Army Service Corps group with horses and wagons 1914-18 [Z1306/12/9/10]
Tuesday 2nd February 1915: Two soldiers have appeared before Dunstable magistrates today charged with theft. Private William Wardle of the Army Service Corps pleaded guilty to stealing two £1 notes from Mrs Barbara Butcher at the house in
where he has been billeted. On January 22nd Mrs Butcher put her purse in a
cupboard in the living room; on the 26th she discovered the notes, which were
her payment for billeting soldiers, had gone. After the loss was reported a
Sergeant of the Army Service Corps interviewed Wardle and another soldier. Both
denied seeing the notes, but when Wardle was asked to produce whatever money he
had on him it included one of the missing notes. He claimed to have found it on
the floor, but later admitted to a Police Sergeant that he had taken the £2 and had spent £1 on a watch and other items. An officer reported that Wardle’s
conduct had been fairly good and the prisoner said he liked his work in the
Army. Despite the seriousness of the offence the magistrates dealt leniently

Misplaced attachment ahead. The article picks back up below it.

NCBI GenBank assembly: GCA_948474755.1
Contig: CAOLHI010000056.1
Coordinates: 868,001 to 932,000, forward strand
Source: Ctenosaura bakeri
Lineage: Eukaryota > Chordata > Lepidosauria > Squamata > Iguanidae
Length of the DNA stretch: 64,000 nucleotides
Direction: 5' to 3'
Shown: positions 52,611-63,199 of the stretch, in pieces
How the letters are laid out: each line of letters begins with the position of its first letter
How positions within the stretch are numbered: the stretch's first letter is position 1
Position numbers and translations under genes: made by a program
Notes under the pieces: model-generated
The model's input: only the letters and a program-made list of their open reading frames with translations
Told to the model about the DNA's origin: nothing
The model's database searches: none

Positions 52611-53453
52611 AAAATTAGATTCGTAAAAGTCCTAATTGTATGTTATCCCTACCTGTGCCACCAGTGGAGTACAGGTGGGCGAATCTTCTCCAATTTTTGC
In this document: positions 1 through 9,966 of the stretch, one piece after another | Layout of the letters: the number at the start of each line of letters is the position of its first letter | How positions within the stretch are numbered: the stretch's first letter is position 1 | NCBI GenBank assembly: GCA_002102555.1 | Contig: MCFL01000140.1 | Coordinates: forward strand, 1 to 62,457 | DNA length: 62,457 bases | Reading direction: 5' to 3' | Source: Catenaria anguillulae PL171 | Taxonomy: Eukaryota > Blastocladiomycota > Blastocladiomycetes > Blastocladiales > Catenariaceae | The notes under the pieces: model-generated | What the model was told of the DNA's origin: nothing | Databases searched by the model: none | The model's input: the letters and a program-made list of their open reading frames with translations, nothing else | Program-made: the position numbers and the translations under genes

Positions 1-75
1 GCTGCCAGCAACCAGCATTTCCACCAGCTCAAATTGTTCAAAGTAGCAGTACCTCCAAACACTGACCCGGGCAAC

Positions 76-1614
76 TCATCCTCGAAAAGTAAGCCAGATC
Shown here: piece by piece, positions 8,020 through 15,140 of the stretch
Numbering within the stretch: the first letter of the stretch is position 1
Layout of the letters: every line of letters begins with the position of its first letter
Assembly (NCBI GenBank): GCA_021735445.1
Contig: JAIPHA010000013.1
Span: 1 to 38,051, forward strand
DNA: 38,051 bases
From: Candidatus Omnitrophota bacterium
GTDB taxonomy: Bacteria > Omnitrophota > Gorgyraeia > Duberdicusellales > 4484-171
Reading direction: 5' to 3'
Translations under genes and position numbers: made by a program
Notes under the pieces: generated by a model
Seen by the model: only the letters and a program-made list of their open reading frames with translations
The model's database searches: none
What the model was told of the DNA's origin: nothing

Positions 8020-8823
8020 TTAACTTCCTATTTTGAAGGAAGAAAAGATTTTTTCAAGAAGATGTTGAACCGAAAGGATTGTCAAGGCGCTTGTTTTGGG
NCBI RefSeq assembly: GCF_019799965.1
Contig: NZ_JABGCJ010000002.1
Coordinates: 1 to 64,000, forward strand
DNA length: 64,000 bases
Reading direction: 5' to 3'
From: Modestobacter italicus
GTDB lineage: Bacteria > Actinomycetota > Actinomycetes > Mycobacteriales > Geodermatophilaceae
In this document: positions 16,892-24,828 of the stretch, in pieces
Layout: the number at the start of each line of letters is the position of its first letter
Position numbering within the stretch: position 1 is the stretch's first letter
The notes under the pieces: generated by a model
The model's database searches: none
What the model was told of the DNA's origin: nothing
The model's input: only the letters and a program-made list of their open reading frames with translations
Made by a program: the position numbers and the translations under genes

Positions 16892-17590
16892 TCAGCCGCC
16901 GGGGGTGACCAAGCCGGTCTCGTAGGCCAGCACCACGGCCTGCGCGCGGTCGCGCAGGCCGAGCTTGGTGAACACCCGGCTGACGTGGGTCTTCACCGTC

with Wardle because he was a soldier. He was given a £1 fine with the
alternative of 14 days hard labour. Private Wardle said he would pay the money
in two weeks.
Another soldier from the Army Service Corps, Private William Crossnan, was charged with stealing two brooms and a brush, worth 2s 1d, which had been hanging in the doorway of the grocer’s shop of Edward Thomas Buckle at 48, Victoria Street on 27th January. Private Crossnan was caught carrying the stolen items and taken to Police Inspector Purser, telling him “I am fed up with the service. They have not been paying me, and I am half starved”. He pleaded guilty to the theft and claimed he took the items while under the influence of drink. Inspector Purser said that although the soldier had been drinking he was not drunk. Private Crossnan insisted that he stole the brushes because he was drunk, not to get his discharge. Inspector Purser told the Bench that he understood the military authorities did not want Crossnan and would be glad to get rid of him. Crossnan had enlisted immediately after serving a prison sentence and had a very bad record, including six convictions for stealing and other offences. He was sentenced to a month’s hard labour.
Luton News 4th February 1915